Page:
A different education
Quinones-Hinojosa spent two years at San Joaquin Delta College, taking classes during the day and continuing work for California Railcar Repair in the afternoon. He never knew the difference between "community college" and "university," but an American friend and his family helped him understand, and encouraged him to apply to larger, more prestigious institutions to further his education.
To his surprise, Quinones-Hinojosa got offers from several universities, he recalls. He chose University of California, Berkeley, because of the scholarship the school offered, but also because he learned it was the epicenter of a social movement in the 1960s. He enrolled at age 23.
But the environment wasn't entirely supportive. A teaching assistant once told him, "You can't be from Mexico. You're too smart to be from Mexico." He said nothing, but the comment stung. These words would later spur him on to prove people like this wrong.
Next stop: Harvard Medical School. When he matriculated, the U.S. population was about 18% minority, but faculty at medical schools was only about 3.7% minorities, Quinones-Hinojosa wrote in an article in the New England Journal of Medicine. While a student, he earned his U.S. citizenship in 1997.
One of his medical school classmates told him no one could pronounce "Alfredo Quinones," and suggested he change his name to Alfred Quinn. Instead, he lengthened his name to Alfredo Quinones-Hinojosa, honoring his mother's family. It was also in medical school that developed the nickname Dr. Q., which is what his patients still call him today.
The brain clearly showed itself as Quinones-Hinojosa's destiny one Friday night in medical school when the hospital was near-empty. A prominent brain surgeon stopped him and asked if he wanted to see brain surgery.
"He goes, 'Let's go right now,' " Quinones-Hinojosa says. "He puts scrubs on me and I walk into the OR to see this magnificent patient that was awake and was being mapped for brain surgery."
Today, Quinones-Hinojosa specializes in the same surgery.
"Alfredo is an outstanding surgeon, and takes very humane and very skilled care of patients with brain tumors," says Dr. Henry Brem, chairman of the department of neurosurgery at Johns Hopkins Medicine. "His mission is to not only deliver the best possible care, but also to do cutting edge research in order to better understand the diseases and to ultimately find better therapies for those diseases."
Despite Quinones-Hinojosa's prominent career, longtime friend Edward Kravitz, professor of neurobiology at Harvard Medical School, describes him as down-to-Earth: "He's easy to talk to to. He puts his hand out to shake your hand, and it's this wonderful warm grip. He's super friendly. Nothing at all pompous about him."
Operating on the brain
As a migrant farmer, Quinones-Hinojosa's work was full of hazards. With the machinery he operated, a wrong move could mean his finger or hand might be gone; he could even have lost his life. One machine he sat on, for picking tomatoes, he called "the astronaut chair." He had to manage it with both hands and arms.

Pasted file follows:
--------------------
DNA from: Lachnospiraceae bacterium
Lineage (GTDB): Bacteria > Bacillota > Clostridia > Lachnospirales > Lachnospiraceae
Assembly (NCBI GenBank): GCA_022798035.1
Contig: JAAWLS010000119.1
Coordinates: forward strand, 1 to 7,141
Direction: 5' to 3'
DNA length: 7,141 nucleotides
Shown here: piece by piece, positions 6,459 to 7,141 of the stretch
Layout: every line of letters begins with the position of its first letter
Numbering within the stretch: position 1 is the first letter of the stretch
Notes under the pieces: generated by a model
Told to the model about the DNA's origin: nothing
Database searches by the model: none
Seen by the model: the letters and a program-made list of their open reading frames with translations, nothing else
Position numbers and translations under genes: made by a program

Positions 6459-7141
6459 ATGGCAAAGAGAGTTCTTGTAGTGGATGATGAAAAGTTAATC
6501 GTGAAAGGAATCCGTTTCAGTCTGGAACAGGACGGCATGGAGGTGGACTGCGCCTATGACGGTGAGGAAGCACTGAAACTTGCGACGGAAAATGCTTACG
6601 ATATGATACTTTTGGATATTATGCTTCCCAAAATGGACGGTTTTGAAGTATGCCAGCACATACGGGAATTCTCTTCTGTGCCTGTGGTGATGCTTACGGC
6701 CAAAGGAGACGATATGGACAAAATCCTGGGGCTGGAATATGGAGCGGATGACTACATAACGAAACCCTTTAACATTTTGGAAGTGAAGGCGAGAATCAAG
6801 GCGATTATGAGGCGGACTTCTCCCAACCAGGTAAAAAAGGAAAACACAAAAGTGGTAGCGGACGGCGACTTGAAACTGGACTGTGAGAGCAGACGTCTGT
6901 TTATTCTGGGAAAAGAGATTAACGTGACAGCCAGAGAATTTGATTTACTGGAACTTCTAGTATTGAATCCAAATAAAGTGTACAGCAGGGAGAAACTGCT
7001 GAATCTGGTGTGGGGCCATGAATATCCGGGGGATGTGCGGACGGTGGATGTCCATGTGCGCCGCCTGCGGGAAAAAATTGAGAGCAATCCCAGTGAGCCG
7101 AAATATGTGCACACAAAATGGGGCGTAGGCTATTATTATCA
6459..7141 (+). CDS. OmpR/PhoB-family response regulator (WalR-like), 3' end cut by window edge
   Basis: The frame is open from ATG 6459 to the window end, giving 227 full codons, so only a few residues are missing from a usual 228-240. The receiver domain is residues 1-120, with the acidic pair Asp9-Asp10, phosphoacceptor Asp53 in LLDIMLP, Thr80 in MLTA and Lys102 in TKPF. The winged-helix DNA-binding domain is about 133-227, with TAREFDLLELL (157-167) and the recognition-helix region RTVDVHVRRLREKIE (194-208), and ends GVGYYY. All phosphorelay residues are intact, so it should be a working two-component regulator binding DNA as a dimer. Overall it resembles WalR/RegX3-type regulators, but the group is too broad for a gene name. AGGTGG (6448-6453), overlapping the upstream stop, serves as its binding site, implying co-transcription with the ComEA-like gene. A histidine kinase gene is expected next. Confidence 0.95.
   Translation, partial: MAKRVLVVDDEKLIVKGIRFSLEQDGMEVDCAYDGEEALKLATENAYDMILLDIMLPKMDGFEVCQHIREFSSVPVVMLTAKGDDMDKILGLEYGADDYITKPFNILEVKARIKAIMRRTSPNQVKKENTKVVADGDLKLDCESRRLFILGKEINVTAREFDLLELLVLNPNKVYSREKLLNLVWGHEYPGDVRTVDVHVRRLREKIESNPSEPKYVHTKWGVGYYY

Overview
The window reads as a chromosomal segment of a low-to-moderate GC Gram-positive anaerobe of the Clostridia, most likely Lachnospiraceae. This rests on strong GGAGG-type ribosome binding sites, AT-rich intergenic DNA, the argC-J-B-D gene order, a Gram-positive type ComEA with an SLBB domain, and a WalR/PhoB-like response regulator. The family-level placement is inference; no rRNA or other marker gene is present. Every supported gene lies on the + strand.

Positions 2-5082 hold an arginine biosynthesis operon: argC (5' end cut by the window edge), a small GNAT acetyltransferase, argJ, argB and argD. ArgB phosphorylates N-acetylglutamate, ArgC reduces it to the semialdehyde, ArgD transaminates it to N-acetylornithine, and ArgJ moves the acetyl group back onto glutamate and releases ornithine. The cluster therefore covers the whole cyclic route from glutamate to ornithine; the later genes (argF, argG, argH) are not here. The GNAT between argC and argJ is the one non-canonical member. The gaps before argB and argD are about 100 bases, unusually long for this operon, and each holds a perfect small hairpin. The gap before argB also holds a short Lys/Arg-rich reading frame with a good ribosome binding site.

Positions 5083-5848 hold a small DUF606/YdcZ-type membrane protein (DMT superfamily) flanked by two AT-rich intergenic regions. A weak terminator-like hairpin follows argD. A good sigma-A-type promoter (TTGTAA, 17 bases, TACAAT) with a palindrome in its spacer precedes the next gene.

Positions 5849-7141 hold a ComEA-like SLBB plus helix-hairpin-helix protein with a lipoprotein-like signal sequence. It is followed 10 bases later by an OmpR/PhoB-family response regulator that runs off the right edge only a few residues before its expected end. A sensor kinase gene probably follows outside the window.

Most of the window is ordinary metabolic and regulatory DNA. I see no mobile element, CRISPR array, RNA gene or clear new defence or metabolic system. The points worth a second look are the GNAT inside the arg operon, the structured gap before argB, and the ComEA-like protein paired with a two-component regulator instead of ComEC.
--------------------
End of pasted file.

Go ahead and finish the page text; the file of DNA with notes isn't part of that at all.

These days, at Johns Hopkins, he has a different "astronaut chair" -- where he sits in the operating room, using his hands, feet and mouth to control instruments and a microscope.
"All that practice began when I was working in the fields," he says.
Quinones operates on about 250 brain tumors every year. He uses his operating room as an extension of his laboratory. He wants to learn the motor pathways of the brain, what makes the cells "move like spiders" and how to attack them.
He's working on a method to use human fat cells to fight brain cancer. From the fat, researchers derive mesenchymal stem cells, which appear to be effective in identifying cancer.
"It's almost like you give a hunting dog something to smell," Quinones said. "We give the cells the smell of cancer juice and they go back and chase these cancers incredibly well."
You can tell how much Quinones-Hinojosa loves what he's doing now by the way he talks about the brain.
Brain cancer, he says, is "the most devastating disease that affects the most beautiful organ in our body: the brain. I'm biased because I'm a brain surgeon, I study the brain, but I am not biased -- It is the most beautiful organ in our body."
Mary Lamb, 56, of Annapolis, Maryland, learned she had large brain tumor -- a non-cancerous meningioma -- in 2008. Nervous about her first appointment with Quinones-Hinojosa, she found him to be "a ball of energy," who was confident that she would be OK.
"He's just so kind and so friendly and he feels like he's somebody that you've known all your life," she said.
The morning of the surgery, Quinones-Hinojosa eased Lamb's fears. "He told me, 'No matter what happens in the rest of the world, I will not leave you, you are my concern,' " she remembers.
Lamb's tumor has not returned, and she organizes fund-raisers for Quinones-Hinojosa's research. The events have raised more than $40,000 in the three years.
"I guess that's the thing that makes him so kind and so compassionate, is where he came from," she said.